One day after laying off 47% of its approximately 1,100 employees, MySpace said it is looking into a possible spinoff or sale of the once high-flying Facebook competitor. Mike Jones, the Internet unit's CEO, notified the remaining 500 or so employees of plans for the company's future during a companywide meeting on Wednesday, Rosabel Tao, a MySpace spokeswoman, told Bloomberg.
"News Corp. is assessing a number of possibilities including a sale, a merger, and a spinout," she said. "The process has just started."
Jack Kennedy, VP of operations at News Corp., is handling inquiries from interested buyers, according to Bloomberg.
Rumors of MySpace's sale were fanned late last year when COO Chase Carey said the social media site's "current losses are not acceptable or sustainable," during an earnings call. News Corp., he said at the time, measures success "in quarters, not years."
Tuesday's layoffs occurred across all MySpace divisions, but the site's international units took the brunt of the cutbacks. MySpace replaced its advertising, sales, and content operations in the United Kingdom, Germany, and Australia with local partnerships, relying on a small international team to manage these operations.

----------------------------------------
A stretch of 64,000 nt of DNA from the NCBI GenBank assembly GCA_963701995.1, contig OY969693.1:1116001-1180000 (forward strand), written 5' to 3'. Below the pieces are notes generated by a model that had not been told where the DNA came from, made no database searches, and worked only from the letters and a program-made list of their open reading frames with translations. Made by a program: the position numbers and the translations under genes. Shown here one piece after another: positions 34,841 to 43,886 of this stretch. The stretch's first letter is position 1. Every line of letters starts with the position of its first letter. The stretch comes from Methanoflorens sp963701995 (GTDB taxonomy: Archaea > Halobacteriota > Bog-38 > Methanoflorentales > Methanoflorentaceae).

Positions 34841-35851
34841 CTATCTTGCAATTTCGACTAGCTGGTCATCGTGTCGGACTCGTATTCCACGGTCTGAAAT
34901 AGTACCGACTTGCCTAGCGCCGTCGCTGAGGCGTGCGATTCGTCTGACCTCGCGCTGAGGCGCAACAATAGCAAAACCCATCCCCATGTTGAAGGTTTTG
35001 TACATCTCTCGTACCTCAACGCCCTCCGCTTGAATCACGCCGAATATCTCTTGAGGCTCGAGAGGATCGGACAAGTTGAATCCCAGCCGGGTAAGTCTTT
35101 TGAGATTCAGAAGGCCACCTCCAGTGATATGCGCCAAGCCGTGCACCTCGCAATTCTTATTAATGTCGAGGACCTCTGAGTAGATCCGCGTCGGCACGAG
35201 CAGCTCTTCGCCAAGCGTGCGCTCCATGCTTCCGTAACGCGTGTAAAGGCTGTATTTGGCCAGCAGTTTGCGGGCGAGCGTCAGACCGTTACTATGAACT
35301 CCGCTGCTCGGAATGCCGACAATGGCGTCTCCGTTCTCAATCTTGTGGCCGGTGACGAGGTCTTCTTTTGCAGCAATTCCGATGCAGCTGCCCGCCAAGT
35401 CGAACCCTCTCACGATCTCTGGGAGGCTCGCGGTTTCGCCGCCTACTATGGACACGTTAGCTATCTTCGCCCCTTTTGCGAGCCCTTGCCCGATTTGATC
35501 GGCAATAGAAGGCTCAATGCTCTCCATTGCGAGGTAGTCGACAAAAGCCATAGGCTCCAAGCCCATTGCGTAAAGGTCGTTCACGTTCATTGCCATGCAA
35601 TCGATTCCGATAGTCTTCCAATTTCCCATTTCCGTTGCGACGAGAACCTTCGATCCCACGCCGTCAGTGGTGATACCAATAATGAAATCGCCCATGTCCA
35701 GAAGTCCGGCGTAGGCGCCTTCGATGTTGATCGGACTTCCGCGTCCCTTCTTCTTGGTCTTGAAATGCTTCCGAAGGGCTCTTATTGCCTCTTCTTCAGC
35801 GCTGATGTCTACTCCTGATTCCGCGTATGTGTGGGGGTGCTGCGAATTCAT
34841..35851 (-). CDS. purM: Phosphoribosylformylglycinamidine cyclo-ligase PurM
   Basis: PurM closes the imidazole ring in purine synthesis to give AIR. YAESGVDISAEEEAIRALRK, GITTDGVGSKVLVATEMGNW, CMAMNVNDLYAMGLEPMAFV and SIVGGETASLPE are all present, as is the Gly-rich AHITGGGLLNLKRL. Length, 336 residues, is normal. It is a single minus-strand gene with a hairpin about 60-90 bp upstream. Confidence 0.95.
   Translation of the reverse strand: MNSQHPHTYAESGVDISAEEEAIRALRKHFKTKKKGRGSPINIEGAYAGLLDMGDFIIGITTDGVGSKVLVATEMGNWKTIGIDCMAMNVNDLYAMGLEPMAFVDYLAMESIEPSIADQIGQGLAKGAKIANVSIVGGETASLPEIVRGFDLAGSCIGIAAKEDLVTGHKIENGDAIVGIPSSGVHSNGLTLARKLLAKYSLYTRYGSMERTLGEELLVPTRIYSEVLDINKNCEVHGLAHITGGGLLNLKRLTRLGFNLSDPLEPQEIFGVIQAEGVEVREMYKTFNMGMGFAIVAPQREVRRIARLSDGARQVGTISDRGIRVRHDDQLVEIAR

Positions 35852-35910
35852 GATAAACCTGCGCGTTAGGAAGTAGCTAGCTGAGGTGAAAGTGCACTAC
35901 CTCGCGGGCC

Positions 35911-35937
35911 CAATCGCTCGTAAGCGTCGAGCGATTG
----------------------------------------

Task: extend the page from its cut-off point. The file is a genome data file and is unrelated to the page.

"Today's tough but necessary changes were taken in order to provide the company with a clear path for sustained growth and profitability," Jones said in a statement.
MySpace has taken other steps to lure new users, retain existing accountholders, increase financial viability -- and, potentially, make it more attractive to prospective buyers. In October, the company unveiled a revamped site, one that catered more to its core audience of musicians and younger users. And last month MySpace renewed its ad deal with Google, although new terms were said to be less favorable to the social media site. In November, MySpace extended integration with Facebook.
Since the redesign, MySpace has seen the creation of 3.3 million new profiles, said MySpace's Jones in a statement. The number of mobile users grew 4% between November and December, reaching 22 million, he said.